United States Supreme Court Holds Civil Forfeiture Law Violates the Constitution

Posted on 20 February, 2019 at 14:20

The Supreme Court of the United States has issued a ruling on the constitutionality of civil forfeiture laws. Civil forfeiture laws allow for private property to be seized and forfeited to the government when the property has been used in a crime. Over the years, the civil forfeiture laws have been used to raise significant revenue for states and municipalities. As the use of these laws has increased, so has its criticism. Many have argued that the laws have been abused in order to raise revenue. 

The case decided by the U.S. Supreme Court involved an individual in Indiana who pled guilty to selling $225 worth of heroin to undercover officers. The State of Indiana, however, seized the defendant's $42,000 Land Rover which was purchased with money from his father's life insurance policy. The defendant argued that the seizure of the car violated the excessive fines clause of the Eighth Amendment. The State argued that the Land Rover was used in the commission of the crime and therefore could be seized under the law. The State's position was that there was no limit on what was seized because the excessive fines clause did not apply to the individal states.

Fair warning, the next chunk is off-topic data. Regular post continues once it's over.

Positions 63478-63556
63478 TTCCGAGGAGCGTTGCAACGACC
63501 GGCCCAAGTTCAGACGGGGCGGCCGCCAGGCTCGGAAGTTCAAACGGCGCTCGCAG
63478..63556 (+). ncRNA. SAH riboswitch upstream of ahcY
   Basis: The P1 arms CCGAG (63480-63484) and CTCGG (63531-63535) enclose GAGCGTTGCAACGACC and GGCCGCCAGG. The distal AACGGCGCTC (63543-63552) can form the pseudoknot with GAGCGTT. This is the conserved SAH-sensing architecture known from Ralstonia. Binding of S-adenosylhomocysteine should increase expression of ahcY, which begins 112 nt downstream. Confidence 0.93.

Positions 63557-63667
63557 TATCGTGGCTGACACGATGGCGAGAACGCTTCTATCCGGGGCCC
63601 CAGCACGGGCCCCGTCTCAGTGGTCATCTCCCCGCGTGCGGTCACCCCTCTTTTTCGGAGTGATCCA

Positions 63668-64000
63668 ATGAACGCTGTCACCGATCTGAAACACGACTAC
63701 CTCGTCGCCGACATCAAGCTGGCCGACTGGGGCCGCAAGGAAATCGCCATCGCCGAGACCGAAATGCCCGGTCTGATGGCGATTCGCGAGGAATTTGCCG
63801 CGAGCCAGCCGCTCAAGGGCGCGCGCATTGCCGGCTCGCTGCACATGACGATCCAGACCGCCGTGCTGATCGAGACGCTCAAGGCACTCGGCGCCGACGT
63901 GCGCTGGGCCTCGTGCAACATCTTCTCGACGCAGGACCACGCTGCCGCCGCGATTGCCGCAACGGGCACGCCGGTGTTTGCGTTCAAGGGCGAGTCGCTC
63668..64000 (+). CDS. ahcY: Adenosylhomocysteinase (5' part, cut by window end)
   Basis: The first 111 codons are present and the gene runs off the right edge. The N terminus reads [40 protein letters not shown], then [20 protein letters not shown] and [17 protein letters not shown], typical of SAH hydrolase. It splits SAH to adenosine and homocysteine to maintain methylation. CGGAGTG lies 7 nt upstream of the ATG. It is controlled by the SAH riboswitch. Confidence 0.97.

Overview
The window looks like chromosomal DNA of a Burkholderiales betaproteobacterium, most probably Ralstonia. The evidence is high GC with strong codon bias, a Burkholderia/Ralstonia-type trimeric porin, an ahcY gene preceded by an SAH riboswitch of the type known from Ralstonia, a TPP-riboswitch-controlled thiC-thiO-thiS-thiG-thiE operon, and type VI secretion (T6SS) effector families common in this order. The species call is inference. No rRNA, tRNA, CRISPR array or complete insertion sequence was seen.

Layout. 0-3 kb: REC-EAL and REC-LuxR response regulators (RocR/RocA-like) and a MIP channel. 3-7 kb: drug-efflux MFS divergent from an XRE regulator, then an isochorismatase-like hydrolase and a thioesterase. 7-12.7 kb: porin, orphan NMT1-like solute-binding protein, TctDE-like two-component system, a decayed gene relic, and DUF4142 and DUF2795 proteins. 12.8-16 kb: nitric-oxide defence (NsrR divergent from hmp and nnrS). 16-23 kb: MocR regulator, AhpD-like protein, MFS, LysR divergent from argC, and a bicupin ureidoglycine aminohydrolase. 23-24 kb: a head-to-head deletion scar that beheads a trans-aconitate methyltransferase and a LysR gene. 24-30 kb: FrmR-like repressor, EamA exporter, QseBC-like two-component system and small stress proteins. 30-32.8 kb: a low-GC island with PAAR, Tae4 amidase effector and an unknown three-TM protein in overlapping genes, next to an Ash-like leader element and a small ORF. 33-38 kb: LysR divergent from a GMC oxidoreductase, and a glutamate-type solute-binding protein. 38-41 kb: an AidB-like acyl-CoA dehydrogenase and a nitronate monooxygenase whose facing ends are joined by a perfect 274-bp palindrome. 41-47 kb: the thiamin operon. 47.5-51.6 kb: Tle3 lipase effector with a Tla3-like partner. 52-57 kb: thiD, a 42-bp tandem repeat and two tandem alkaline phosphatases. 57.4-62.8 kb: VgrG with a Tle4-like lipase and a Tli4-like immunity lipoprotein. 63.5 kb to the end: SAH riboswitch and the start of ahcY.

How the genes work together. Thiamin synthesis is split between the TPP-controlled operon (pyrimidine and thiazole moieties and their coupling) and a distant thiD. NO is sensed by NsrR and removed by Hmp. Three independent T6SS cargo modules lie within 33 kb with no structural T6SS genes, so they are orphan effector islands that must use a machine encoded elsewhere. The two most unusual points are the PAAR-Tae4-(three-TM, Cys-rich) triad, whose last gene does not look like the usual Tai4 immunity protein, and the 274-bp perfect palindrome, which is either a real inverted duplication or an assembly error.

The case was taken to the Indiana Supreme Court which ruled that the Eighth Amendement excessive fines clause did not apply to state government. The defendant petitioned the U.S. Supreme Court to hear the case and the court granted certiorari. 

According ot the New York Times, the U.S. Supreme Court has now held that the Eighth Amendment's excessive fines clause does apply to the states. As such, when a civil forfeiture is utilized, the property seized cannot be disproportionate to the crime. This decision will now limit the ability of states to seize private property under civil asset forfeiture laws. 

Written by:   Alexandra Siskopoulos, Esq.

Telephone:   (646) 942-1798

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